Siliconing the bath

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  • Siliconing the bath

    Silly question but who is resonsible to resilicone the bath in the middle of an AST

  • #2
    Depends why it needs the work? has it reached the end of its life? Tenant been negligent and not ventilated causing it to mould up and dry/crack?

    Ultimately, by the letter of the law I suspect that it would fall within the obligations of the Landlord under S11 L&T A 1985.
    [I]The opinions I give are simply my opinions and interpretations of what I have learnt, in numerous years as a property professional, I would not rely upon them without consulting with a paid advisor and providing them with all the relevant facts[I]

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    • #3
      I doubt it falls under LL's s.11 repairing obligations.

      It could easily fall under a T's duty to behave in a tenant-like manner, but that's still questionable. What if the sealant were on its last legs at the start of the tenancy? Why should T pay to fix it a month later? Different scenario if it's 10 years into an AST.

      However, the silliness is if LL refuses to reseal then ends up with damp damage downstairs. If LL is convinced that T is responsible, but T refuses, then LL should carry out the work and claim against T for the cost.

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      • #4
        I have to say, I wouldn't dream of leaving this to a tenant, or even to a tradesman. They always botch it up!

        The secret is to cut all the old stuff out with Stanley blades, hoover, and then rub over with Meths on a bit of kitchen roll. If your hands are a bit shaky, mask a 1/4" gap with masking tape.

        Fill up the bath, and run a 1/4" bead along the gap. Use the best silicone you can find. Lick your finger and run it over the top. Remove masking immediately, and smooth again. Leave water in until next day. Should be a perfect result.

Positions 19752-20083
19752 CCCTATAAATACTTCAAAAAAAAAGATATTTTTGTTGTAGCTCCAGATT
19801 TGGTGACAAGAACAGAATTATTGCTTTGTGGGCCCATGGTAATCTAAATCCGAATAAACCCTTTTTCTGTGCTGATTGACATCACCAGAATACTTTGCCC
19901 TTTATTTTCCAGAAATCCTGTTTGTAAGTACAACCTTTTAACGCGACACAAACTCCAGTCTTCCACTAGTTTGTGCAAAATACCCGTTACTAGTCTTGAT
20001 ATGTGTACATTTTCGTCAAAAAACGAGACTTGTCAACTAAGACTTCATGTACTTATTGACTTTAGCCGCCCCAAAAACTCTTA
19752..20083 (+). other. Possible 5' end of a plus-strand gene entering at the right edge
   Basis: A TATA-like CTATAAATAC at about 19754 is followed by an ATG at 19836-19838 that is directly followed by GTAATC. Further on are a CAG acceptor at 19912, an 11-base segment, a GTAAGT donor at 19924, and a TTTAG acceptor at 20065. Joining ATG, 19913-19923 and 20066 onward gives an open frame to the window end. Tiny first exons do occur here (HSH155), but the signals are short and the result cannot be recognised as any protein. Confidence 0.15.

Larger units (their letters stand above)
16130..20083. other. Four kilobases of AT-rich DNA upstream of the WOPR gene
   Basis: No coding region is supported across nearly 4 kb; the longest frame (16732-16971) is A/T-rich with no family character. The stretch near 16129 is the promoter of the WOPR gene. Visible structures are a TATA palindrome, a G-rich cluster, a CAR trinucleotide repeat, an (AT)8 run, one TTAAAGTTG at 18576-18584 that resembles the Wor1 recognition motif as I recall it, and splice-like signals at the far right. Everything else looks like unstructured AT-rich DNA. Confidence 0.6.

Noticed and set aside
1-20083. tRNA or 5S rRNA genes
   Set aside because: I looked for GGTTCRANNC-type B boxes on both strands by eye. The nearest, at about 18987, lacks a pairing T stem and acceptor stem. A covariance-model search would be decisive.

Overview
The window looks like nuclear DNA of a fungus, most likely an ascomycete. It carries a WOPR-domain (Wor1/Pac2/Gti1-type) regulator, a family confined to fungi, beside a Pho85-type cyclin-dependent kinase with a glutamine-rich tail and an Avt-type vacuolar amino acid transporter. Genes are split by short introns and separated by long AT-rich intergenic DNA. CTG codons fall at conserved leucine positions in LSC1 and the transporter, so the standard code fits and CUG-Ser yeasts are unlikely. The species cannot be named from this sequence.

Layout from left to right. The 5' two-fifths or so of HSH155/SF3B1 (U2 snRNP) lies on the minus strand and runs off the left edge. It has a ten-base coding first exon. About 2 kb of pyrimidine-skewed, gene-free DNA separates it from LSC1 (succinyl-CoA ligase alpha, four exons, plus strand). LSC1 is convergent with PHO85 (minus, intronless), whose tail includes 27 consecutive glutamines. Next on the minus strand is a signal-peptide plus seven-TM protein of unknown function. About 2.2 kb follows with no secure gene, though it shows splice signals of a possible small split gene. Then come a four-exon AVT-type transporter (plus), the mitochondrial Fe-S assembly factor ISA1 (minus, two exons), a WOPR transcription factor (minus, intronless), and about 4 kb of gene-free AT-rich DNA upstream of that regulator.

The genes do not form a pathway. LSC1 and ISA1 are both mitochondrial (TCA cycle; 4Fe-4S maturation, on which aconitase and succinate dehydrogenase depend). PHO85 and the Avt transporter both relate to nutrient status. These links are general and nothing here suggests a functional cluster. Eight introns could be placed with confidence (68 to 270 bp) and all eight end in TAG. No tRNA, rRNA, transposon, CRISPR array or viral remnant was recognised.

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        • #5
          Seems to me that this is part of keeping the bath in repair and proper working order, and so LL's duty under s.11.

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          • #6
            A bath still works even if it leaks down the sides. And that only happens if you splash a lot; it's not inevitable that there would be leaks with a careful bather.

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            • #7
              Well what is in repair and _proper_ working order, then? I think if you ask any reasonable bystander if that would include any sort of leak, I'm pretty sure the result would be clear.

              In many houses there's only a bath so it is also used as shower. If not sealed properly water will leak through.

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              • #8
                I'm changing a bath at the moment and I did one a couple of months ago. I have found that if you seal it with 90 degree plastic angles, about three quarters of an inch depending on the gap then it turns out very smart and does not gather mould at all. Easy to wipe over and restore the pristine look. Seal it with silicone of course but that's all hidden under the plastic.